When Tilly steals Kate's Pomeranian dog, the women become sworn enemies. Driven and seemingly incorruptible, Detective Inspector Bill Mackay (Craig Hall) polices Darlinghurst with Detective Sergeant Tom Wickham (Steve Le Marquand) for back-up.

School-aged beauty Nellie Cameron (Anna McGahan), described at the time as a "redhead with a ripe figure and provocative china blue eyes", ignores the advice of Australia's first police woman, Lillian Armfield (Lucy Wigmore), and cheerfully becomes a prostitute for Tilly.

Her relationships with Sydney's gangsters (and their deaths) lead to her becoming known as "the Kiss of Death Girl". Nellie is the jewel in the crown for the men of Razor -- powerfully sexy, curiously innocent, and effortlessly classy and brave -- a sensual mix of loyalty and pragmatism. Sins never stain her soul.

At the start of the series, the vicious Melbourne gangster, standover man Norman Bruhn (Jeremy Lindsay Taylor), one of gangland boss Squizzy Taylor's top men in that city, a beater of women, a thief and a pimp, arrives in Sydney.

His plan is simple: with a talented cast of supporting enforcers he will take out Tilly Devine and Kate Leigh and become the new leader of Sydney's underworld.

The acting throughout is authentic and authoritative, especially Taylor, who has a malevolent athletic grace to him and a fury that radiates. But good though the men are, the women quite properly dominate the screen. Preston Crayford and Cormack are awesome: glamorous, ferocious, tough, passionate and, for all their beauty, convincingly careworn.

And both have a capacity for aching resolve. These are fierce queens with no time for exasperation. Anna McGahan's Nellie is breathtaking in her portrayal of almost frightening sexuality and amorality. McGahan is to be congratulated too, for not shying away from several displays of dazzling art deco harlotry.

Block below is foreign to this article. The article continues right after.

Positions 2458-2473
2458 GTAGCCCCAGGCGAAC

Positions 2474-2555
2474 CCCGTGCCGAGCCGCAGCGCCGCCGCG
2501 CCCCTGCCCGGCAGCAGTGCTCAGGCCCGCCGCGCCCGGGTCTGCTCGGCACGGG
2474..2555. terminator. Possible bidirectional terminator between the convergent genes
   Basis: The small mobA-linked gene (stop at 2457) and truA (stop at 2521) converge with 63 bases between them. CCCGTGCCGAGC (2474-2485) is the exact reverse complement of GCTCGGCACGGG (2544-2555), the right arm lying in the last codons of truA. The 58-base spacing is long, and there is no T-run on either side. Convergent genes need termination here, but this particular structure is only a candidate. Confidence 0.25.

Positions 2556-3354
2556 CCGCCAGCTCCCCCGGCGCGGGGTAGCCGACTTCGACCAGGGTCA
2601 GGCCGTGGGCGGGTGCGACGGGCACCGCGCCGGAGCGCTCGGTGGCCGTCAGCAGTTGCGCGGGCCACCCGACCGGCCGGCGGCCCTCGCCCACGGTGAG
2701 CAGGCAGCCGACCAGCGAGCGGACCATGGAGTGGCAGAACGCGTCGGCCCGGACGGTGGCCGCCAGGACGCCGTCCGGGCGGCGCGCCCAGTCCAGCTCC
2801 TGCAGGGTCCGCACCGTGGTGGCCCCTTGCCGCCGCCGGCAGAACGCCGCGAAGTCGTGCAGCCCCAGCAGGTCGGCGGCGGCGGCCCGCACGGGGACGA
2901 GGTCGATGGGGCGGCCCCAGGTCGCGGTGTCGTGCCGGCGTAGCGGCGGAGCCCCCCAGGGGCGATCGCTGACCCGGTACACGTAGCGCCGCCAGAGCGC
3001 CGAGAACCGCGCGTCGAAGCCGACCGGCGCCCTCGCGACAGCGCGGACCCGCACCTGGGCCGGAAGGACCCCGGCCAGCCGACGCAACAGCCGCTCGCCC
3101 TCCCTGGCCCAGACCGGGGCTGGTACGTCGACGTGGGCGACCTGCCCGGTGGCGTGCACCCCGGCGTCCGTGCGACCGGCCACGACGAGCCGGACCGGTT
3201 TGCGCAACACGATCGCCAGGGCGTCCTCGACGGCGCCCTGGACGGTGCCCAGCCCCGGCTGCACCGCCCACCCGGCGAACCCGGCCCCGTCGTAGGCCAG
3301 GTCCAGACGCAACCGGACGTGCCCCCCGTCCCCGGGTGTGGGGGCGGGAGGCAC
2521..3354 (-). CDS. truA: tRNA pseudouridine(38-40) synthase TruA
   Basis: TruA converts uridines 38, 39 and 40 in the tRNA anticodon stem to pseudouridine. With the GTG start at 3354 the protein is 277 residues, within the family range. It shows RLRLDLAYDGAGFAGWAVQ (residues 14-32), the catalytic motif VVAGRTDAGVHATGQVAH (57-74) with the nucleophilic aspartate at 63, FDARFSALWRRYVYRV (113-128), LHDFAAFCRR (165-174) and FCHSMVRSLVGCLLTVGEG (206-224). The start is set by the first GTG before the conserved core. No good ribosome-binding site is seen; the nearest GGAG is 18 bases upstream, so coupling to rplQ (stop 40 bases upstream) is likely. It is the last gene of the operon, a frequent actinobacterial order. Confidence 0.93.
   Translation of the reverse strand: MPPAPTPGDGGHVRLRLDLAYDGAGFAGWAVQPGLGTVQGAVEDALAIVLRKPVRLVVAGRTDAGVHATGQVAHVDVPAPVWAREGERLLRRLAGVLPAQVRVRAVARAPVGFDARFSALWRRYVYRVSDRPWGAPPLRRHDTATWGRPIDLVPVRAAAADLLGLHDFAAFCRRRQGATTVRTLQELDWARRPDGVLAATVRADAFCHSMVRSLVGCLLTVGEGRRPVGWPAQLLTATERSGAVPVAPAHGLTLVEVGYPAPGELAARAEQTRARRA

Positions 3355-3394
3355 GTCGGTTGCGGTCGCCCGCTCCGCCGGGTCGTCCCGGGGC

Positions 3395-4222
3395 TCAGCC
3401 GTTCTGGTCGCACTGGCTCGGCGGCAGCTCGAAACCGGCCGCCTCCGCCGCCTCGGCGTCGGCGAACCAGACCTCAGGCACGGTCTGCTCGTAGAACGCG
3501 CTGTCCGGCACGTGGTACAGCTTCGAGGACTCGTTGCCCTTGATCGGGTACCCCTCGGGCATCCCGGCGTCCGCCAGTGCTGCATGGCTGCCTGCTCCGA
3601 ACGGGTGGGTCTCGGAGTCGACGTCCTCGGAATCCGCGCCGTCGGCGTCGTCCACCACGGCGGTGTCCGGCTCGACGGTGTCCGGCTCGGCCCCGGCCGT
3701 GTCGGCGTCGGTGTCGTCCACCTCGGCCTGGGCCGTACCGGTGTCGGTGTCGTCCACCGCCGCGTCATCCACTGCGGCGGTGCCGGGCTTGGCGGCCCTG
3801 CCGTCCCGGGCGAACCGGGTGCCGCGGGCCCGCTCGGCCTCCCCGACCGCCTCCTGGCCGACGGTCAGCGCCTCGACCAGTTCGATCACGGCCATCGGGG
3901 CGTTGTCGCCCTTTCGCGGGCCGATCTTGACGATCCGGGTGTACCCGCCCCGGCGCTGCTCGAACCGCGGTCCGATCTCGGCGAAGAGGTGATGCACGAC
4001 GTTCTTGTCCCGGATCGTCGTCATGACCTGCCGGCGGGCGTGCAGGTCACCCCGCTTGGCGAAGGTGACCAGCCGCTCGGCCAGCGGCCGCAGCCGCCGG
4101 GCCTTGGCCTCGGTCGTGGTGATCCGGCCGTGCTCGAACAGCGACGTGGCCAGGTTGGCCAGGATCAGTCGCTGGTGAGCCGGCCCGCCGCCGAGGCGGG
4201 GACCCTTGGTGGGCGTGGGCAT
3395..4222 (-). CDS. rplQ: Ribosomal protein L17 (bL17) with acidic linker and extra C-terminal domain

The series slides through many marginally interconnected narratives and the taut, ironic narration is again a significant device in the new series.

The voice is still that of Caroline Craig, who played senior detective Jacqui James in the first series and voiced the one that followed. Again her witty, evocative narration provides just the right sense of continuity, joining scenes and introducing characters, and wryly commenting on the mayhem.

We feel we know the woman behind the voice who represents the world of generations of copper insiders; hardly objective but full of a knowing sadness. The narration emphasises this is real storytelling based on actuality, yet suggests there is something archetypal about the stories.

The Underbelly producers and writers have taken on themselves the task of examining untidy truths about slices of our past cultural history, nudging and sometimes caressing them into a pleasing shapeliness that for the past four years has been highly addictive.

Some international critics have hailed the earlier series as Australia's answer to The Sopranos, given that they document the history of brutal skirmishes among rival drug gangs. It was hailed as not merely a saga of coked-up trashy hoods, but a modern-day parable on loyalty, betrayal and the corrupting influence of power.

But Underbelly has always been pulpier, more lurid and even more noirish than the American gangster classic, its narratives wandering sometimes haphazardly as it has followed the course of actual events.

Some British critics thought it closer in form and quality to a high-end cable crime docudrama that can afford reasonably good actors for the extensive re-creations and re-enactments. But that undervalues the writing and editing skill that is able to tie so many well realised characters to so many real events in such a coherent way.

Again in Razor, the producers brilliantly lock us in a small box of a world crammed with insecurity, doubt, accident, corruption, amorality, suddenly vanishing alliances and violent murder.

Underbelly is not simply a fiction that borrows plot patterns from real events, but rather a highly dramatised narrative whose effect is partly dependent on the viewers' awareness that past events are to some degree being reconstructed.

The producers do this by employing a dense texture of contemporary historical detail, which gives their terrible stories a shocking specificity. Look at the haircuts, the guns, the suits, the lingerie, the vehicles and the clever use of computer-generated imagery to build the Sydney Harbour Bridge before our eyes across the episodes.

This is some of the slickest, most astutely engineered commercial drama we've seen, fast and gaudy but highly intelligent: throw out any doubts, sit back and suck up the excitement.

By Graeme Blundell
July 30, 2011
The Australian